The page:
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L.M. Montgomery and Re-vision

 

The conference theme for 2020 – L.M. Montgomery and Vision – gave us the opportunity to think about what is seen and not seen, and the processes of seeing and being seen, in the author’s life and works. The conference theme for 2022 – L.M. Montgomery and Re-vision – allows us to revisit this theme, looking through new lenses at Montgomery and her legacy that the events of 2020 have brought into focus. Most importantly, the theme encourages us to re-vision – re-see and re-think – Montgomery’s life, writings, translations, adaptations, and scholarship.

Be sure to follow #LMMI2022 for more details.

Our Co-Chairs for LMMI’s L.M. Montgomery and Re-vision Conference 2022:

Dr. Alan MacEachern is a professor of History at the University of Western Ontario. He has published extensively in environmental history, the study of the relationship between humans and nature through time. He is the editor of the Canadian History & Environment series at University of Calgary Press and has co-written/edited textbooks on environmental history methodology and on Canada’s history. He has also written about the role of Green Gables in the history of Prince Edward Island, in Natural Selections: National Parks in Atlantic Canada and in a just-submitted book manuscript co-written with Edward MacDonald, “The Summer Trade: A History of Tourism on Prince Edward Island.” Alan’s latest book, released this month, is The Miramichi Fire: A History.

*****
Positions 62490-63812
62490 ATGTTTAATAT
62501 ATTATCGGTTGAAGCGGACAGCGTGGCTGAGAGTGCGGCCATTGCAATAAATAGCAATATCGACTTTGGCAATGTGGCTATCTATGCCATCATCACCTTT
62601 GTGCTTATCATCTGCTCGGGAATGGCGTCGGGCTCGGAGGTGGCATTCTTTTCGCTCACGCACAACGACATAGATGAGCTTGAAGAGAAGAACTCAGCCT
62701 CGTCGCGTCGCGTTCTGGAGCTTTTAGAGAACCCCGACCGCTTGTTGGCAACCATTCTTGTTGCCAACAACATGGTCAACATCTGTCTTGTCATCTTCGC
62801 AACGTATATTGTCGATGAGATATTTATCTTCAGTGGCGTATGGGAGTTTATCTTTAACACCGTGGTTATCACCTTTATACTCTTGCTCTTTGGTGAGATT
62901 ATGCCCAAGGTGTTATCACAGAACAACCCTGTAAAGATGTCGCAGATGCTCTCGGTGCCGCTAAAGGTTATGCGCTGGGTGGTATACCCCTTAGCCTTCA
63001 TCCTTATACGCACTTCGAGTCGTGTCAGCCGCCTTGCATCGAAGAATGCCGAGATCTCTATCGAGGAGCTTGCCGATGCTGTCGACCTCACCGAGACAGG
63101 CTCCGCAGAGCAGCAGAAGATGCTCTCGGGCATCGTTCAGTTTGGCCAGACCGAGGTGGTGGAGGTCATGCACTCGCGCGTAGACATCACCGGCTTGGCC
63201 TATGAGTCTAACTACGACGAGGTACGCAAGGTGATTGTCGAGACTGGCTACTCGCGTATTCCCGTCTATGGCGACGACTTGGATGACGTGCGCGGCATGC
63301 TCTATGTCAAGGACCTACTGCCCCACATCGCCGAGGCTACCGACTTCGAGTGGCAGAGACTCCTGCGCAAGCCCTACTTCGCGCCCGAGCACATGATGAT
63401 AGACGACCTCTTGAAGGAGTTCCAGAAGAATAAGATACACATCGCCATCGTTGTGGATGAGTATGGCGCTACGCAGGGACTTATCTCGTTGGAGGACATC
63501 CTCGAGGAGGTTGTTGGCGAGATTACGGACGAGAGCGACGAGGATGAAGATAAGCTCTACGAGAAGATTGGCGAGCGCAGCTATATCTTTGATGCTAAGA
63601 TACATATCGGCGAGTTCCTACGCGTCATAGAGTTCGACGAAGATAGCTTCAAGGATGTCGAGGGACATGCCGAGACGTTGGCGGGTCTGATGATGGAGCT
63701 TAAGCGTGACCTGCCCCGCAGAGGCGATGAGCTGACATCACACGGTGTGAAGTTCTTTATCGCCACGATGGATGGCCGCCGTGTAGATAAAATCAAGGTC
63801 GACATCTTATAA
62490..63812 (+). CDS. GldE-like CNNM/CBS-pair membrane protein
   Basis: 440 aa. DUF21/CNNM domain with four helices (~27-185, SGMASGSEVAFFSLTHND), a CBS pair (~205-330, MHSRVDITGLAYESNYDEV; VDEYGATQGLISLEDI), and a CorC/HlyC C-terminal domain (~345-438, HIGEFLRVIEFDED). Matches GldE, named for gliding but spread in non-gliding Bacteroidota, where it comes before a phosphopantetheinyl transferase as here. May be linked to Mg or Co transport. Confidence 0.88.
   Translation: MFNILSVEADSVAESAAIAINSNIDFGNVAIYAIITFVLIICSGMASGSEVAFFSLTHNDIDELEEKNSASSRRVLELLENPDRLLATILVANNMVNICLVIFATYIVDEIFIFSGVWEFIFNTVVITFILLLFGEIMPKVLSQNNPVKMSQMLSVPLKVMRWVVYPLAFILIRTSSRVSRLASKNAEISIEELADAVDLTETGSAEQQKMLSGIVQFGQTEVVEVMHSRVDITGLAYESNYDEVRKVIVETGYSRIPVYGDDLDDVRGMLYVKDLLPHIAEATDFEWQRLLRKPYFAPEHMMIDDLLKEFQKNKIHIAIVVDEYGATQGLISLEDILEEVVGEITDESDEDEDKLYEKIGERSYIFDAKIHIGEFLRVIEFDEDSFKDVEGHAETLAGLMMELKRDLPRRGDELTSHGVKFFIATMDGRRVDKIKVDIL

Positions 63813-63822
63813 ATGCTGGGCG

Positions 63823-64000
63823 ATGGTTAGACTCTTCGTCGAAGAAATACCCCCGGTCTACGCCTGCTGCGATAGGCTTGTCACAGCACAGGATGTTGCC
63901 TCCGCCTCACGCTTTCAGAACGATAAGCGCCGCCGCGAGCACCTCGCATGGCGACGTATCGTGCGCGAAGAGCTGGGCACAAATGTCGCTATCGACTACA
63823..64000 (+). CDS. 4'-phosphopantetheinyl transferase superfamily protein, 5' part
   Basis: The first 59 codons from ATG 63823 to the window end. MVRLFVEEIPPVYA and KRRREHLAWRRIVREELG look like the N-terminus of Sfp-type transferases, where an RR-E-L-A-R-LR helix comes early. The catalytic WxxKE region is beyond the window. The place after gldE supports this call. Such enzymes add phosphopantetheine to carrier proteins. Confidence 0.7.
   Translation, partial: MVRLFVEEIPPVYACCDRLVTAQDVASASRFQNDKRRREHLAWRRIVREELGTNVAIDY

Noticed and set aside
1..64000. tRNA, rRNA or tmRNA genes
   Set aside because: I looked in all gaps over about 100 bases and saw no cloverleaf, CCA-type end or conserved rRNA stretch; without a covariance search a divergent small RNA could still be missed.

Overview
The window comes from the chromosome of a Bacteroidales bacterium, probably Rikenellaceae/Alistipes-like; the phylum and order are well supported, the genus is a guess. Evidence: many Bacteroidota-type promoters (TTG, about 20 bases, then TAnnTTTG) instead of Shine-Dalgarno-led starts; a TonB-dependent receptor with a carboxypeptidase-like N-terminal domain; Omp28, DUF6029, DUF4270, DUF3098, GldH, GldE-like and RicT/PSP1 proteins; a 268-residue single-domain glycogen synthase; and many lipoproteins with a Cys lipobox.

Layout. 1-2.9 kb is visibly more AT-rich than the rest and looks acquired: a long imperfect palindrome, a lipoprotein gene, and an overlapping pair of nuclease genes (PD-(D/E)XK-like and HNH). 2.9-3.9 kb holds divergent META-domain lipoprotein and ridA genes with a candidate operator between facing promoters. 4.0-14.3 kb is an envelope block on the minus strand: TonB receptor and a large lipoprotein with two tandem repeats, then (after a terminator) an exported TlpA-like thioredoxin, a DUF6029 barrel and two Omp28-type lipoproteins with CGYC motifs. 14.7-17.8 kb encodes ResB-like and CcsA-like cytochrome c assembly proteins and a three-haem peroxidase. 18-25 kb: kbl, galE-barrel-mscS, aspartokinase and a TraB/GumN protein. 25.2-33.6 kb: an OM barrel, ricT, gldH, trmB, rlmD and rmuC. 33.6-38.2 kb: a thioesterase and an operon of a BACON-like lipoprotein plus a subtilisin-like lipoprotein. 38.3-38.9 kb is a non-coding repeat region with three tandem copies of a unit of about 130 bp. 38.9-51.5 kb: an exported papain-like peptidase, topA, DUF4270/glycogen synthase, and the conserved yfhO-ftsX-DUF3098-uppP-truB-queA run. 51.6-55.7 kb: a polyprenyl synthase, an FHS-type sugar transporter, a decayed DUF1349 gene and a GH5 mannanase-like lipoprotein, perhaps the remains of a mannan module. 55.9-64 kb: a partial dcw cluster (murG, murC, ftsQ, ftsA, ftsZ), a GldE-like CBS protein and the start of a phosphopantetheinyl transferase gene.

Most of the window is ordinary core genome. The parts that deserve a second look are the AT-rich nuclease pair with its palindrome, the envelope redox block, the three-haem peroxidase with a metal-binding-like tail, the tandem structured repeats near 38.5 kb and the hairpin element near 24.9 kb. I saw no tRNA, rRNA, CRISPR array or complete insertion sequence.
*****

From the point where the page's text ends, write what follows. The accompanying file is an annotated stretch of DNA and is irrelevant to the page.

Dr. Lesley Clement, Visiting Scholar with the LMMI (2019-21), co-organized the 14th biennial conference in 2020, “L.M. Montgomery and Vision.” She was responsible for planning the transition from an on-site conference (cancelled in April 2020 due to COVID-19) to an online platform, the “L.M. Montgomery & Vision Forum.” She was on the inaugural editorial board for the Journal of L.M. Montgomery Studies and assumes the role of co-editor in July 2020. She has held teaching and administrative positions at various Canadian universities. She has published on visual literacy, empathy, and death in children’s literature. She is currently working on artists’ biographies in children’s nonfiction picturebooks. Her work on Montgomery appears in Studies in Canadian Literature and L.M. Montgomery and the Matter of Nature(s). Recent projects include co-editing, with Rita Bode, L.M.Montgomery’s Rainbow Valleys: The Ontario Years, 1911-1942 (MQUP 2015) and, with Leyli Jamali, Global Perspectives on Death in Children’sLiterature (Routledge 2016). She is currently co-editing a volume of essays on Montgomery and childhood with Rita Bode, Holly Pike, and Margaret Steffler.